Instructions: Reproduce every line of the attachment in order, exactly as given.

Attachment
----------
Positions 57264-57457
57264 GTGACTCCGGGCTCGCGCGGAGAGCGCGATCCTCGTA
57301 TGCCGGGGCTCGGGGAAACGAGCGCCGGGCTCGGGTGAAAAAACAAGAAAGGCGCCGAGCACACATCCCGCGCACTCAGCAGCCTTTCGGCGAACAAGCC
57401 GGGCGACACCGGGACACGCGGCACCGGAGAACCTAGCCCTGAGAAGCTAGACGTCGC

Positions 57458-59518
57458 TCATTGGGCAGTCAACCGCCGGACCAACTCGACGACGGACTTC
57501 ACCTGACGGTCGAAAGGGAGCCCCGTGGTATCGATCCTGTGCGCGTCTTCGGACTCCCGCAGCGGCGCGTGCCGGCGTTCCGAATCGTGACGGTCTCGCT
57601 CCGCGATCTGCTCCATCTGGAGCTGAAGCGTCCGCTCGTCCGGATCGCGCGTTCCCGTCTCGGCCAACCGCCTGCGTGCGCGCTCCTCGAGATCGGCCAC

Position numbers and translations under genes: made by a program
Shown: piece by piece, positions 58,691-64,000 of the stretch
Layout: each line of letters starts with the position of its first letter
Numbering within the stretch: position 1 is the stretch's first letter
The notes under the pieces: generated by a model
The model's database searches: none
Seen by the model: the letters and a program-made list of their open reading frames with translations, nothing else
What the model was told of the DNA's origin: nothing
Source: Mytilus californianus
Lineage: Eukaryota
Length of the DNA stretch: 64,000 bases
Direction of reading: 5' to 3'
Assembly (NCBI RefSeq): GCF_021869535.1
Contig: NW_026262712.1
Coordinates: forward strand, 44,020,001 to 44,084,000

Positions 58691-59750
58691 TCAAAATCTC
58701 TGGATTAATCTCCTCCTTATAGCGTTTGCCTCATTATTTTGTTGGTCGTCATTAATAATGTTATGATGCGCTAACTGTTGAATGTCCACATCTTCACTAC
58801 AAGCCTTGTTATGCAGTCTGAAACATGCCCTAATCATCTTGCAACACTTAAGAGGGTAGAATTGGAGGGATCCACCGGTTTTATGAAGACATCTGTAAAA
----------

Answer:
Positions 57264-57457
57264 GTGACTCCGGGCTCGCGCGGAGAGCGCGATCCTCGTA
57301 TGCCGGGGCTCGGGGAAACGAGCGCCGGGCTCGGGTGAAAAAACAAGAAAGGCGCCGAGCACACATCCCGCGCACTCAGCAGCCTTTCGGCGAACAAGCC
57401 GGGCGACACCGGGACACGCGGCACCGGAGAACCTAGCCCTGAGAAGCTAGACGTCGC

Positions 57458-59518
57458 TCATTGGGCAGTCAACCGCCGGACCAACTCGACGACGGACTTC
57501 ACCTGACGGTCGAAAGGGAGCCCCGTGGTATCGATCCTGTGCGCGTCTTCGGACTCCCGCAGCGGCGCGTGCCGGCGTTCCGAATCGTGACGGTCTCGCT
57601 CCGCGATCTGCTCCATCTGGAGCTGAAGCGTCCGCTCGTCCGGATCGCGCGTTCCCGTCTCGGCCAACCGCCTGCGTGCGCGCTCCTCGAGATCGGCCAC

Position numbers and translations under genes: made by a program
Shown: piece by piece, positions 58,691-64,000 of the stretch
Layout: each line of letters starts with the position of its first letter
Numbering within the stretch: position 1 is the stretch's first letter
The notes under the pieces: generated by a model
The model's database searches: none
Seen by the model: the letters and a program-made list of their open reading frames with translations, nothing else
What the model was told of the DNA's origin: nothing
Source: Mytilus californianus
Lineage: Eukaryota
Length of the DNA stretch: 64,000 bases
Direction of reading: 5' to 3'
Assembly (NCBI RefSeq): GCF_021869535.1
Contig: NW_026262712.1
Coordinates: forward strand, 44,020,001 to 44,084,000

Positions 58691-59750
58691 TCAAAATCTC
58701 TGGATTAATCTCCTCCTTATAGCGTTTGCCTCATTATTTTGTTGGTCGTCATTAATAATGTTATGATGCGCTAACTGTTGAATGTCCACATCTTCACTAC
58801 AAGCCTTGTTATGCAGTCTGAAACATGCCCTAATCATCTTGCAACACTTAAGAGGGTAGAATTGGAGGGATCCACCGGTTTTATGAAGACATCTGTAAAA